The first listening guide piece I chose for this assignment was listening guide 51 “Wheat Song” which is from an Egyptian film song. The second listening guide I chose is listening guide 53 “Samoan Moon” a Hawaiian song. These two pieces are very different from each other. They represent the cultures they are from by the types of instruments used, the types of singing and the cultural traditions they each have. Even though they have many differences these songs are very similar as well which I will explain in more detail later on.
The first piece composed by Muhammad ‘Abd al-Wahhab and contains instruments like the piccolo, three large tiran which are frame drums, quanun, six violins, cell, bass, piano, and the Cairo Opera choir. This piece is an example of an Egyptian strophic song with refrains called the ughniyah. It combines traditional instruments from Arab and Western parts of the world. The beginning of the piece starts with an instrumental introduction and the texture is homophonic for its very similar or exact rhythm but slightly different melodies.
We first hear the frame drums, which are accenting beat 1,3,5, and 7 in an eight beat cycle, which is known as an ‘iqa mashmudi kabir. This cycle is repeated three times and on the fourth cycle a piccolo comes in on the fifth beat playing the melody. The piccolo’s melody comes from the famous Chinese flute solo from Tchaikovsky’s ballet The Nutcracker. At the end of the fifth cycle the strings join in with a response to the piccolo’s melody. Leading up to the entrance of the singers the piccolo and strings go back and forth in a kind of call and response melody.
As the piece gets closer to the entrance of the tempo, which was initially determined as a moderate intensity, the instruments accelerates in the refrain, which is set at a duple meter. Krakoviak is the duple meter used in this piece and is also known as double time. What makes this piece strophic can be primarily found in the words the choir sings. The layout of the lyrics goes verse 1, refrain, verse 2 refrain with various phrases mixed into each verse.
This strophic layout is very similar to a lot of pop music in the United states. Many times the structure is laid out as verse one, refrain, verse 2 refrain and so on. Very similar to the first piece the format of the second song Samoan Moon is a strophic piece that begins with an instrumental interlude. If you look at the lyrics, you can see a repetition of the refrain where the singer sings “back home, across the sea, that’s where I long to be” followed by a different location in each verse where the singer longs to be.
This song is in a moderately slow triple meter and is considered to be a homophonic texture for moving in the same rhythm with different pitches. This is shown in the piece by the way the steel guitar and the ukulele are playing two slightly different phrases over top of each other but their rhythms are are generally moving together through the song with slight variations in tempo. When the singers come in the singers provide the base line and inner harmonics to the melody. The instruments used in this piece are the lap steel guitar, which produces various slides and harmonics, and vocals.
Some of the vocal techniques used are a form of yodeling, which is produced by the singer intentionally producing a break in her tone as she switches from their diaphragm to their head voice. In the beginning of the piece the guitar plays a harmonic arpeggio, which is a broken chord that is ascending in this case to higher pitches. Throughout the instrumental section the triple meter is even further subdivided into triplets in 9/8 meter. Once the singers join in a descant is formed and is considered an ornamental melody sung over the top of the main melody.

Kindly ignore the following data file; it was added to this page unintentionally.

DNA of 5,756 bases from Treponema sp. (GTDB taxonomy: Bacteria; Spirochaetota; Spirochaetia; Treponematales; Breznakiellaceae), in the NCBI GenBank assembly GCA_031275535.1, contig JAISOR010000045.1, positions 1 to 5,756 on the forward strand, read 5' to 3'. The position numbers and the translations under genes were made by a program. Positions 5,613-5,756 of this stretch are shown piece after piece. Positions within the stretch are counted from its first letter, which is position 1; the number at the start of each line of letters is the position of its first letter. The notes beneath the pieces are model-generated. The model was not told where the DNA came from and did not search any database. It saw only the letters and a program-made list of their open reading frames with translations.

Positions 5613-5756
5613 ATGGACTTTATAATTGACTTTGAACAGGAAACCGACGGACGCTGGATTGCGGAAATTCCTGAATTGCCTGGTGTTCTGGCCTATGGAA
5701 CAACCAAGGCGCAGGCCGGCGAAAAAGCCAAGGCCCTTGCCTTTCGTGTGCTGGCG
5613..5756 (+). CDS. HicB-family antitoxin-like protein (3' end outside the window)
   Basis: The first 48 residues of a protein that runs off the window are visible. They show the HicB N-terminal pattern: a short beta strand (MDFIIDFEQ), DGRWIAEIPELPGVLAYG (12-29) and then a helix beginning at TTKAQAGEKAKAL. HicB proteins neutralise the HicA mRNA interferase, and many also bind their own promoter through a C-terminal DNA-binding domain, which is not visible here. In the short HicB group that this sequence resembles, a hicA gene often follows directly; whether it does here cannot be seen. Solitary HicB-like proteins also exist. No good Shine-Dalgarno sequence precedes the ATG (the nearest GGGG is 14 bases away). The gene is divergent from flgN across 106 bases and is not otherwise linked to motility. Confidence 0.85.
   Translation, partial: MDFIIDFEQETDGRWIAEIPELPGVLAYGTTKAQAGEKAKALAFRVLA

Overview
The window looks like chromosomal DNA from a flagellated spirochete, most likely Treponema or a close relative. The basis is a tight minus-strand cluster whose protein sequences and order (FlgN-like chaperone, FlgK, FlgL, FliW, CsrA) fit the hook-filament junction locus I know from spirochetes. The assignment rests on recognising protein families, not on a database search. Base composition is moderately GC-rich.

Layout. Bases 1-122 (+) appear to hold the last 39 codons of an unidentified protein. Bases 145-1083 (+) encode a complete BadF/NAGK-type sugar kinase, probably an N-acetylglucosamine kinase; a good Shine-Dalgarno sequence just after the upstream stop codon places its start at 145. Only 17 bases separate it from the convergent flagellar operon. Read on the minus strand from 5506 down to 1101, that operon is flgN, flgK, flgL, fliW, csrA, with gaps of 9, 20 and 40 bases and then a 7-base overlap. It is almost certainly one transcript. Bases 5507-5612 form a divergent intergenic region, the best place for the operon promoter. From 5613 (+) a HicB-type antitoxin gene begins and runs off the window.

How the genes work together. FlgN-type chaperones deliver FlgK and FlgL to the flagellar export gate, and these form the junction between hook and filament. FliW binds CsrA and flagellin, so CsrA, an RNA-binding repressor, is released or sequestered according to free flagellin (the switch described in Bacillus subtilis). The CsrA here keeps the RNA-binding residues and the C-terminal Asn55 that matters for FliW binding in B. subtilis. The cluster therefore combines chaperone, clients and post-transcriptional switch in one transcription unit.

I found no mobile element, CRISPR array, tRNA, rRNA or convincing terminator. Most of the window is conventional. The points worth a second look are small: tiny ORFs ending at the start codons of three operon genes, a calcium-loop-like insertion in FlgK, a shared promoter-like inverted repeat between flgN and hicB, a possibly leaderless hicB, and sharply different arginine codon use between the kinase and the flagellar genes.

In this case the descant is sung using vocables and yodeling. Between the two pieces there are many similarities and differences. Some of the similarities between the two pieces is that they are homophonic in texture and the format of the pieces follows the strophic verse refrain format. They both start with instrumental introductions that pave the way for singers to come in and they both have moderate tempi. However, there are many differences between the two pieces. For instance, the meter in the first piece I discussed follows a duple meter, which is represented in multiples of two.
In piece one the meter follows an eight beat pattern. In contrast, the second piece follows a triple meter that is subdivided into triplets or three notes per beat. The instruments used in both of the pieces are very different as well. In the first piece a combination of Arab and western instruments are used. An example of the Arab instruments would be the Quanun, which is very similar to the zither used in this piece. In the second piece, the performers use instruments like the steel guitar. Another major contrast between the two pieces is the style of singing used.
In the first piece the performers sing the vocables “ah” throughout much of the refrains. In the second piece the performers use a variety of different vocal techniques including yodeling, which is very popular in parts of Europe. Listening guide 53 and listening guide 51 are great representation of the different cultures they come from. In listening guide 53 the ukulele which I have come to recognize as a popular instrument in Hawaiian culture is one of the first instruments you hear in this song.
In listening guide 51 you can hear the combinations of two different styles of music (Arab and western music) showcased in this music. During the Egyptian film Latsu Malakan this music was used to reflect emotion and memory to the viewer on the times when peasants and Egyptians had to harvest wheat. This piece is an example of how music brings memories and emotions to listener. The music in both these pieces are very different but they help convey an idea of the culture and environment they come from.